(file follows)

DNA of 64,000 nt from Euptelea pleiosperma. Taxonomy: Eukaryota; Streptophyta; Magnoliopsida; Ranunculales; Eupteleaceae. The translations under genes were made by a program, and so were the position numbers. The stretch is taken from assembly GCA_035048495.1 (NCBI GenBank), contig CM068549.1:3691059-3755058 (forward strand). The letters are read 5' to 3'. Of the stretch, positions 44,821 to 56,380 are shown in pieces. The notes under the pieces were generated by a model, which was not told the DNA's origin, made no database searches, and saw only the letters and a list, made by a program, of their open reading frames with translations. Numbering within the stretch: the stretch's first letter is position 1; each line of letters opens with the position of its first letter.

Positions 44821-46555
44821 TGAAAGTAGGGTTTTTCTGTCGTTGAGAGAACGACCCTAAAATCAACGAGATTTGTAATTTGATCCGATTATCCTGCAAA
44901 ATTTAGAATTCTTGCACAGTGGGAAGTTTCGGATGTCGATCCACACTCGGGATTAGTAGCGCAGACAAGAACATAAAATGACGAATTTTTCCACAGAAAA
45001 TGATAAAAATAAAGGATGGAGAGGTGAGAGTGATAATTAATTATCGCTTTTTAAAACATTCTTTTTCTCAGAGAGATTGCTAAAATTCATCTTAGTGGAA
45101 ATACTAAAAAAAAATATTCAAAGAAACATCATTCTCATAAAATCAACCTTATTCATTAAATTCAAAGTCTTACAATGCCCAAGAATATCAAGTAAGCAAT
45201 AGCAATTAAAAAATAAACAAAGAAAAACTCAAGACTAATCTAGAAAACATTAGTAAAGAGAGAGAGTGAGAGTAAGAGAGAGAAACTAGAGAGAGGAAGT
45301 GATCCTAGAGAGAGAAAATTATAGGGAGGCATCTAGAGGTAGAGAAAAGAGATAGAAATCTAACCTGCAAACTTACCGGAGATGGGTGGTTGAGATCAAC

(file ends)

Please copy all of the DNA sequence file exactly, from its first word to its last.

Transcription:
DNA of 64,000 nt from Euptelea pleiosperma. Taxonomy: Eukaryota; Streptophyta; Magnoliopsida; Ranunculales; Eupteleaceae. The translations under genes were made by a program, and so were the position numbers. The stretch is taken from assembly GCA_035048495.1 (NCBI GenBank), contig CM068549.1:3691059-3755058 (forward strand). The letters are read 5' to 3'. Of the stretch, positions 44,821 to 56,380 are shown in pieces. The notes under the pieces were generated by a model, which was not told the DNA's origin, made no database searches, and saw only the letters and a list, made by a program, of their open reading frames with translations. Numbering within the stretch: the stretch's first letter is position 1; each line of letters opens with the position of its first letter.

Positions 44821-46555
44821 TGAAAGTAGGGTTTTTCTGTCGTTGAGAGAACGACCCTAAAATCAACGAGATTTGTAATTTGATCCGATTATCCTGCAAA
44901 ATTTAGAATTCTTGCACAGTGGGAAGTTTCGGATGTCGATCCACACTCGGGATTAGTAGCGCAGACAAGAACATAAAATGACGAATTTTTCCACAGAAAA
45001 TGATAAAAATAAAGGATGGAGAGGTGAGAGTGATAATTAATTATCGCTTTTTAAAACATTCTTTTTCTCAGAGAGATTGCTAAAATTCATCTTAGTGGAA
45101 ATACTAAAAAAAAATATTCAAAGAAACATCATTCTCATAAAATCAACCTTATTCATTAAATTCAAAGTCTTACAATGCCCAAGAATATCAAGTAAGCAAT
45201 AGCAATTAAAAAATAAACAAAGAAAAACTCAAGACTAATCTAGAAAACATTAGTAAAGAGAGAGAGTGAGAGTAAGAGAGAGAAACTAGAGAGAGGAAGT
45301 GATCCTAGAGAGAGAAAATTATAGGGAGGCATCTAGAGGTAGAGAAAAGAGATAGAAATCTAACCTGCAAACTTACCGGAGATGGGTGGTTGAGATCAAC